What Is A Groove?

A groove is a pattern that is built up of layers of rhythm. Its main purpose is to keep time, particularly when you're playing with a band, but it also contributes something musical to a song or piece. Different styles of music use different ideas for grooves. Some things you might notice in different styles (or 'Genres') are:

  • Use of different rhythms
  • Emphasis (accents) on different beats
  • More use of different parts of the drum kit
  • Differences in tempo

Grooves usually use three parts of the drum kit. The bass drum, snare drum and a riding instrument. A riding instrument tends to keep a constant, even pulse throughout your groove and is usually the hi hats or ride cymbal. In all Level 0 groove lessons the Hi Hat will be used as the riding instrument.

Your groove playing position when using the hi hats is to have you left hand on the snare drum and your right hand crossed over the top on the hi hat. Your technique should be the same as in your rudiment exercises, backs of the hands up, sticks moving straight up and down. (NOTE when hitting your snare drum in a groove, the right hand will lift up higher to give the left hand room to get a full 'straight up' movement). Playing in this manner is called 'closed position'. We also get 'open position' and this is where the hands don't cross. You will use this when playing on the ride.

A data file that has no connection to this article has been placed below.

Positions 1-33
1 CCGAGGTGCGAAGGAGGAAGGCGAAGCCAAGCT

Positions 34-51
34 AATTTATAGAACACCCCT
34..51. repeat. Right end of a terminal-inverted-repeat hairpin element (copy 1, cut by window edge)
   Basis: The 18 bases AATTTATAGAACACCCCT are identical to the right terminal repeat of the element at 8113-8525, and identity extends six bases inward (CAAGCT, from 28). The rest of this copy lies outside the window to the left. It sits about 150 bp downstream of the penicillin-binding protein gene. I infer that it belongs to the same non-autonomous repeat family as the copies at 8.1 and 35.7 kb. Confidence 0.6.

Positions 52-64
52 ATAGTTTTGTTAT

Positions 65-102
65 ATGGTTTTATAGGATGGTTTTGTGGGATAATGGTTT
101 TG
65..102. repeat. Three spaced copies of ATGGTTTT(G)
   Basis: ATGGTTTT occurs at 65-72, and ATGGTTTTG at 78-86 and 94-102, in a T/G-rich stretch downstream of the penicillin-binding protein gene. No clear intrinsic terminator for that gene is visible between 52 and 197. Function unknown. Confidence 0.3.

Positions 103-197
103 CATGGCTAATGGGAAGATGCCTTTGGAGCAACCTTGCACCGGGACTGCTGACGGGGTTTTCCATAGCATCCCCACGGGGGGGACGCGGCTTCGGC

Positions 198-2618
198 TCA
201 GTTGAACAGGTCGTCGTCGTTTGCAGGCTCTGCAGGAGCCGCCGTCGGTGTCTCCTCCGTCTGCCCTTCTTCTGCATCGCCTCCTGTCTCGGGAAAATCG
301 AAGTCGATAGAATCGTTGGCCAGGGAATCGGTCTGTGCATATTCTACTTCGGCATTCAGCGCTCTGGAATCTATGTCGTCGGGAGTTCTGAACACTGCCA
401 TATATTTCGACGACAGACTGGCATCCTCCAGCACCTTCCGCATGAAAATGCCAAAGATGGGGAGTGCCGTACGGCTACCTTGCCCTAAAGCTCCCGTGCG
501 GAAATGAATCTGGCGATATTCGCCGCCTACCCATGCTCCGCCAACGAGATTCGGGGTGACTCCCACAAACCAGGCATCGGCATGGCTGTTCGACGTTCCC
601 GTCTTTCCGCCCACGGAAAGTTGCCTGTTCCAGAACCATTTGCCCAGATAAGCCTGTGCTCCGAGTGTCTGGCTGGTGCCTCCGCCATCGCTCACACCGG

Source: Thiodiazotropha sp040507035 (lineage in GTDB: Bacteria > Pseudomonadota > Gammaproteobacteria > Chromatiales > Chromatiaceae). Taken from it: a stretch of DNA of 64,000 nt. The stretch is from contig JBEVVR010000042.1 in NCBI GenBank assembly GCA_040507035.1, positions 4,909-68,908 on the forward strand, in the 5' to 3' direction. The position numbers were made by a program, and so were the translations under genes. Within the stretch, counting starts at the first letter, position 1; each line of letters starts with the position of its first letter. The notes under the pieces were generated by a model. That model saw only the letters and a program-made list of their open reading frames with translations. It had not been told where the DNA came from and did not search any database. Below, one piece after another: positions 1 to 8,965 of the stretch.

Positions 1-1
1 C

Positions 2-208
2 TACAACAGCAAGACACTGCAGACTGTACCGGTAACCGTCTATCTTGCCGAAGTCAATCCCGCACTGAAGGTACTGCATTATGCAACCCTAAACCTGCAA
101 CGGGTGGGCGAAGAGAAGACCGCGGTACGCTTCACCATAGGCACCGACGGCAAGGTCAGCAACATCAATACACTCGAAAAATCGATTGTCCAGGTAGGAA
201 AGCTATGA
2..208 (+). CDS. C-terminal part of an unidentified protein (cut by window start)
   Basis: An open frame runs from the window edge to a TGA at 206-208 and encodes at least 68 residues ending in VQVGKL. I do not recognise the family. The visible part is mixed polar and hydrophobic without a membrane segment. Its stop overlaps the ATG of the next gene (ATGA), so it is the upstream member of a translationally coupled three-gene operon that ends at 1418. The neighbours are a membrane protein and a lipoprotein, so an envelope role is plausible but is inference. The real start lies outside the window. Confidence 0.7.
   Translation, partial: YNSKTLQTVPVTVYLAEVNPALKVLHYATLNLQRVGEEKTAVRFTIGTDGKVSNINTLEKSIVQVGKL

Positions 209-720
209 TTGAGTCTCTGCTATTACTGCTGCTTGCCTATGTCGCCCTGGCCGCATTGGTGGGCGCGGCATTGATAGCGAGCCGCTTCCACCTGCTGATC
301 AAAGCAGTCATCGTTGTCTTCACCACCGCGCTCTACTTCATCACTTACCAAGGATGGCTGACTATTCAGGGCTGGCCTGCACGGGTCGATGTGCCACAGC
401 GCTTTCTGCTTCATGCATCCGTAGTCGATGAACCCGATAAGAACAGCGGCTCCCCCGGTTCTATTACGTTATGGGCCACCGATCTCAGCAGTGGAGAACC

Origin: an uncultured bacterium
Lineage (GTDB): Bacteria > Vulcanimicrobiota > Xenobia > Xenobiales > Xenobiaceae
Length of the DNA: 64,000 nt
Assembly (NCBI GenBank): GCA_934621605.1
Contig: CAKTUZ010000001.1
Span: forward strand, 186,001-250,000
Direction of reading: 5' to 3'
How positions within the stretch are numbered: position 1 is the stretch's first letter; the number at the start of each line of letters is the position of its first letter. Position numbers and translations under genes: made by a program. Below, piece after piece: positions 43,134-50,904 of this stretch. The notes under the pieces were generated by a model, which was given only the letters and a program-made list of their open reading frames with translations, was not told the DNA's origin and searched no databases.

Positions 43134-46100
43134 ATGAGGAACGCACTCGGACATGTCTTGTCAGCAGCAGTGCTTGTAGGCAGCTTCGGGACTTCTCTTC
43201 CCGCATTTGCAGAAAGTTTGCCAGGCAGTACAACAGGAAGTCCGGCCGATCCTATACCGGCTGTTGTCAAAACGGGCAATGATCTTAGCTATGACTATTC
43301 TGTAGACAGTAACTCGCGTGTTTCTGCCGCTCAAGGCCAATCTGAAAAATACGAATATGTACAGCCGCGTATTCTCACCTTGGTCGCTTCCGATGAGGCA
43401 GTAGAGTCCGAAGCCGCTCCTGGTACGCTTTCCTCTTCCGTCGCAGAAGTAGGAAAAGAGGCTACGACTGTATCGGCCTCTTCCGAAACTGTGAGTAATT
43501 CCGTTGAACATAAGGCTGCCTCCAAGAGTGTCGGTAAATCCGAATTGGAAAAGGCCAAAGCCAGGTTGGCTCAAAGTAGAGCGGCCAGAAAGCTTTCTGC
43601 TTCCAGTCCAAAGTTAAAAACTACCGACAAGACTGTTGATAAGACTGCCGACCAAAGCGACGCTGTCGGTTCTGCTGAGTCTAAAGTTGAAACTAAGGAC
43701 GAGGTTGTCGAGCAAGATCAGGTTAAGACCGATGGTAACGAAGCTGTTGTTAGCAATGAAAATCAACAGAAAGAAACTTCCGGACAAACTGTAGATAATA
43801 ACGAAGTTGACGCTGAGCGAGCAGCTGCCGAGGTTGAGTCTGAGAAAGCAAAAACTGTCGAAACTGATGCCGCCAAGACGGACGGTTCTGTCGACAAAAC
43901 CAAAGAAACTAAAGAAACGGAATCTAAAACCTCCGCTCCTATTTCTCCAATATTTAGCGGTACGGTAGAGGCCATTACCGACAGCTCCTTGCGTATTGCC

You will notice that in nearly all of the grooves we learn during this guide the snare drum comes in the same place (on beats 2 and 4). This is described as a 'Back Beat'.

You have probably spotted me using the word 'usually' quite a lot so far. That's because in drumming, like most arts, there really are no rules. In any lessons we present on drumscore, the information is literally just that, a guide. You will soon learn that the saying 'rules are made to be broken' is very relevant in music!

Always remember, your job as a drummer is to KEEP TIME! Therefore when practising you should be thinking about keeping a steady even tempo as much as you are thinking about your technique. You should use a metronome wherever possible.

A list of other lessons you may find useful before studying this area.

  • Notation basicsIncluding basic note values, parts of the kit and repeat marks.
  • Rhythm basicsIncluding quarter and eighth notes.
  • The 2 minute ruleThis is a practice technique that I strongly recommend using.
  • CountingCounting is given in all exercises but you will need to know what it means.


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